Free-Float Methodology

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What is a 'Free-Float Methodology'

Free-float methodology is a method by which the market capitalization of an index's underlying companies is calculated. Free-float methodology market capitalization is calculated by taking the equity's price and multiplying it by the number of shares readily available in the market. Instead of using all of the active and inactive shares, as with the full-market capitalization method, the free-float method excludes locked-in shares such as those held by insiders, promoters and governments.

BREAKING DOWN 'Free-Float Methodology'

Free-float methodology is calculated as follows: FFM = Share Price x (Number of Shares Issued – Locked-In Shares)

Free-float capitalization can also be called float-adjusted capitalization. The free-float method is considered a better way of calculating market capitalization, because it provides a more accurate reflection of market movements and stocks actively available for trading in the market. When using a free-float methodology, the resulting market capitalization is smaller than what would result from a full-market capitalization method.

The free-float methodology has been adopted by most of the world's major indexes. It is widely used by Standard and Poor’s, MSCI and FTSE.

Capitalization Weighted Indexes

Indexes in the market are often either price weighted or capitalization weighted. Both methodologies weight the returns of the indexes’ individual stocks by their respective weighting types.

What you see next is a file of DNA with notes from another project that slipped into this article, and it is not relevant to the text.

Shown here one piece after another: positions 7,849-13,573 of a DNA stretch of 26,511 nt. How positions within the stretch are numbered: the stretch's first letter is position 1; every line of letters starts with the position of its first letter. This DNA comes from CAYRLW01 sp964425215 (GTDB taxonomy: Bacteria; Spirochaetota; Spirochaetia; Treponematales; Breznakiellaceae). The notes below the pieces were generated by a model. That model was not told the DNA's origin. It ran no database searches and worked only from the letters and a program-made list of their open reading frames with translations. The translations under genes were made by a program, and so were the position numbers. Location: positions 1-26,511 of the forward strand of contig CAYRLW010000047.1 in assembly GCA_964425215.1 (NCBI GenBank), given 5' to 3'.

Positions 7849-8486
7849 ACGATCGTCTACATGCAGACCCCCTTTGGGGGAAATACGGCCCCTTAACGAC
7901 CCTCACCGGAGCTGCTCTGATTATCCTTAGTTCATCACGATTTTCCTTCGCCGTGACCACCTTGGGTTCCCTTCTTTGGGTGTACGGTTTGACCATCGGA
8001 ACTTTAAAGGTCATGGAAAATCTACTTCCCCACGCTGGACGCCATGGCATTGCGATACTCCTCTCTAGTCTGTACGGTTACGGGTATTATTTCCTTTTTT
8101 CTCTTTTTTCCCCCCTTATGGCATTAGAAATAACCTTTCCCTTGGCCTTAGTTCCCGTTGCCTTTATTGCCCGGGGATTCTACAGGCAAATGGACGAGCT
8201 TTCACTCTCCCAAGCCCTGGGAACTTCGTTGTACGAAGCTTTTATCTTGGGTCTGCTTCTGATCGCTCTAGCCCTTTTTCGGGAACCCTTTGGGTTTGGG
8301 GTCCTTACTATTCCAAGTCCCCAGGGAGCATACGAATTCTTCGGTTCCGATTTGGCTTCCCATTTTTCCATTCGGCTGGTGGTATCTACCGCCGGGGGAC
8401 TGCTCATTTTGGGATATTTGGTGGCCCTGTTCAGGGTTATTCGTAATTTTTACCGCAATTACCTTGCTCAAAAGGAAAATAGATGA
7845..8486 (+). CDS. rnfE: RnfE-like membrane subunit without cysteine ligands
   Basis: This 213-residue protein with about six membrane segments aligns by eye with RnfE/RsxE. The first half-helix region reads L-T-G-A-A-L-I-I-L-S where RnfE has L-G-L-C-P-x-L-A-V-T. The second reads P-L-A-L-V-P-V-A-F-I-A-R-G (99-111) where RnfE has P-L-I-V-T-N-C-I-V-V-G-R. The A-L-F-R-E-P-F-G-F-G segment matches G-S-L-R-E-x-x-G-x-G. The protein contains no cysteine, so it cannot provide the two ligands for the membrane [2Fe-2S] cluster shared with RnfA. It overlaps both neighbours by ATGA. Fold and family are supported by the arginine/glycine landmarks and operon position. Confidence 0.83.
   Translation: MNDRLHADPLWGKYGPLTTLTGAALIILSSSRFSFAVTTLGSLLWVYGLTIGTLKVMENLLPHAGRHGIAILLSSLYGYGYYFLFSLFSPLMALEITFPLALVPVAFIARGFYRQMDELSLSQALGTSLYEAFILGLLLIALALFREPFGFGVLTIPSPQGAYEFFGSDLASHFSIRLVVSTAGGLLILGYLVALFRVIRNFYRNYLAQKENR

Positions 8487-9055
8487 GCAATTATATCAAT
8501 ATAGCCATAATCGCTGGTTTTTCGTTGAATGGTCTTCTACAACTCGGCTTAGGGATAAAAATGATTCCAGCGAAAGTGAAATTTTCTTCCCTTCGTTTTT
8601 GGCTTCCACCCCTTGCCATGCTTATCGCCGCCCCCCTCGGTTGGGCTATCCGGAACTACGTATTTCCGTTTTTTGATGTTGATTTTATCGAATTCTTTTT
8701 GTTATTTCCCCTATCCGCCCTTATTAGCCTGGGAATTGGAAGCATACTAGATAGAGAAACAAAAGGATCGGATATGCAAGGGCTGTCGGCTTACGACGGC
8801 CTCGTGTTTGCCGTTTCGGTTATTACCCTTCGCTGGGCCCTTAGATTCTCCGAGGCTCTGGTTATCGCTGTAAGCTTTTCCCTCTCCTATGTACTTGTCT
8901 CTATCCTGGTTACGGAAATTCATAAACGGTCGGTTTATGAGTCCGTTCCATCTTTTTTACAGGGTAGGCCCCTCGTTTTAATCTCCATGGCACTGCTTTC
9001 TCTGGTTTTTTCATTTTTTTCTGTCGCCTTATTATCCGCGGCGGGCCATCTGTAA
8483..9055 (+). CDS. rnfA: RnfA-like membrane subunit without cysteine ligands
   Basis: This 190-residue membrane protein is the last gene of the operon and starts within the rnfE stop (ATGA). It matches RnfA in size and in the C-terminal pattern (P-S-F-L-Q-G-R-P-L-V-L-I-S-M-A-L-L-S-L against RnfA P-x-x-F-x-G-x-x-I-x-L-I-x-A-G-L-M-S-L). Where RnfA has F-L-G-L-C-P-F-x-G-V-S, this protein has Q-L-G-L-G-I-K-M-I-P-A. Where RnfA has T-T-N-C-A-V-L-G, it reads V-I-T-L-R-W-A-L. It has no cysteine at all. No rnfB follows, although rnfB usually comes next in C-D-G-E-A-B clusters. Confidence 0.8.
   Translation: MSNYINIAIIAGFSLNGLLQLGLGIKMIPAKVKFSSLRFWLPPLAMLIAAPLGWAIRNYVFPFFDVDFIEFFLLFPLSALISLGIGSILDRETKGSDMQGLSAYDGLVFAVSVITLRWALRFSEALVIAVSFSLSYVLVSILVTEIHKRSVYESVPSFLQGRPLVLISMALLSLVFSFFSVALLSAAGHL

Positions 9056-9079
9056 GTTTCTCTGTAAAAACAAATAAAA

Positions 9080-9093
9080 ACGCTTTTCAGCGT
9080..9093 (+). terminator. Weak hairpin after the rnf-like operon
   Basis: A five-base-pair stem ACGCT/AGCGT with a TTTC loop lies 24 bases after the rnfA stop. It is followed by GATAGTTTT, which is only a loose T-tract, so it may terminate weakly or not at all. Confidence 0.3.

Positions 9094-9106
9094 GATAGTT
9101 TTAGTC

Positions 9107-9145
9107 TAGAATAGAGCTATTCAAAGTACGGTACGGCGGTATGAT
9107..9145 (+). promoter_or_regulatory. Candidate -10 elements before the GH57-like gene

Full-market capitalization includes all of the shares provided by a company through its stock issuance plan. Companies often issue unexercised stock to insiders through stock option compensation plans. Other holders of unexercised stock can include promoters and governments. Full-market capitalization weighting for indexes is rarely used and would significantly change the return dynamic of an index, as companies have various levels of strategic plans in place for issuing stock options and exercisable shares.

Capitalization weighting is the most common index weighting methodology. The leading capitalization-weighted index in the United States is the S&P 500 Index. Other capitalization-weighted indexes include the MSCI World Index and the FTSE 100 Index.

Capitalization Weighted Versus Price Weighted Indexes

The type of weighting methodology used by an index significantly affects the index’s overall returns. Price-weighted indexes calculate the returns of an index by weighting the individual stock returns of the index by their price levels. In a price-weighted index, stocks with a higher price receive a higher weighting and thus have more influence on the returns of the index, regardless of their market capitalizations. Price-weighted versus capitalization-weighted indexes vary considerably due to their index methodology.

In the trading market, very few indexes are price weighted. The Dow Jones Industrial Average is a leading example of one of the few price-weighted indexes in the market.

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